Austrians can swear at politicians, rules court

People entitled to express 'provocative, shocking' opinions as part of freedom of expression right, ruling states

News Desk March 03, 2018
Protests swept the country when the far-Right joined the ruling coalition. PHOTO: AFP

Austrians have the right to swear at their politicians and make insulting gestures at them, a court has ruled.

The unusual ruling comes after Heinz-Christian Strache, the leader of the far-Right Freedom Party (FPÖ), sued a group of left-wing activists over a video in which they attacked him over his policies.

The recording, which has been widely shared on social media, features activists saying swear words and extending their middle fingers to the camera.

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Strache, who is vice-chancellor in Austria’s coalition government, argued the video broke the country’s laws against public insults and defaming the state.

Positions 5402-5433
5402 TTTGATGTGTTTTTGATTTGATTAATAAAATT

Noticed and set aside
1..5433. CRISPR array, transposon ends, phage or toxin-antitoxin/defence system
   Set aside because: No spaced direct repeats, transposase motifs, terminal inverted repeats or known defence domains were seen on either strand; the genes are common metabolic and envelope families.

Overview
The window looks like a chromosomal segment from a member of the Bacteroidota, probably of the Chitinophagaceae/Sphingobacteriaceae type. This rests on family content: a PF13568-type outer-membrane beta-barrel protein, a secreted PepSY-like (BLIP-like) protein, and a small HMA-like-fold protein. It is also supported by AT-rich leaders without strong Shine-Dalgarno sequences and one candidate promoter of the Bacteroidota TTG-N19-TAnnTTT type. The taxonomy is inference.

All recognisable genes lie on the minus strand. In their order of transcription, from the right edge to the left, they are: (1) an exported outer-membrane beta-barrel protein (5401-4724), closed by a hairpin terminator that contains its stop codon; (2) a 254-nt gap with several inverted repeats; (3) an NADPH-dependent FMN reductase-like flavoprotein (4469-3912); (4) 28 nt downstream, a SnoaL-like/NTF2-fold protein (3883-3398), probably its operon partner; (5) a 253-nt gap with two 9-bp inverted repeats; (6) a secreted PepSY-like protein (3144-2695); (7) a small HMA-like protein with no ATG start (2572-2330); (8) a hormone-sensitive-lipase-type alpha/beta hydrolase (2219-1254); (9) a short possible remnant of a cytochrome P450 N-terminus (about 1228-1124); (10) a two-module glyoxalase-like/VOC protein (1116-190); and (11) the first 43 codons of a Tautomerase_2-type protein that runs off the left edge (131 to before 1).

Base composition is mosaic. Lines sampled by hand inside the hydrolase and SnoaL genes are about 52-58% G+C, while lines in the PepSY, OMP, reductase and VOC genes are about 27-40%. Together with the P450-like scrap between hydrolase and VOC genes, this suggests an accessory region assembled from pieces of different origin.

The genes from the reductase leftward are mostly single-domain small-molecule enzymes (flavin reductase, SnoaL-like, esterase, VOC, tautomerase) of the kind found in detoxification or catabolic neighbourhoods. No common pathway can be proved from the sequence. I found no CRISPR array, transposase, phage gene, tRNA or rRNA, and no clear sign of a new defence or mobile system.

But an appeals court this week upheld a ruling by a lower court that the video was protected under freedom of speech laws.

Austrians are entitled to express “provocative and shocking” political opinions and they are a “fundamental part of freedom of expression”, the court ruled.

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The video, made by Turn Left Now, features groups of activists singling out Freedom Party policies they disagree with.

“Because we stand in solidarity with refugees and Muslims we say these things", one group says.

“Because the FPÖ’s policies against women remind us of the Nazi Mother’s Cross, we use bad words,” another group says, referring to a Nazi medal given to women who bore at least four children.

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The ruling comes as Strache is himself facing legal action in a separate case brought by Austria’s national broadcaster.

The ORF is suing the FPÖ leader for libel over a series of Facebook posts in which he accused it of spreading “fake news”, “lies” and “propaganda.

Strache’s party has been involved in repeated controversies since it joined the coalition government of Sebastian Kurz last year.

A senior party leader was forced to resign after it emerged a student fraternity he headed has published a songbook containing pro-Holocaust lyrics.

This article originally appeared on The Telegraph


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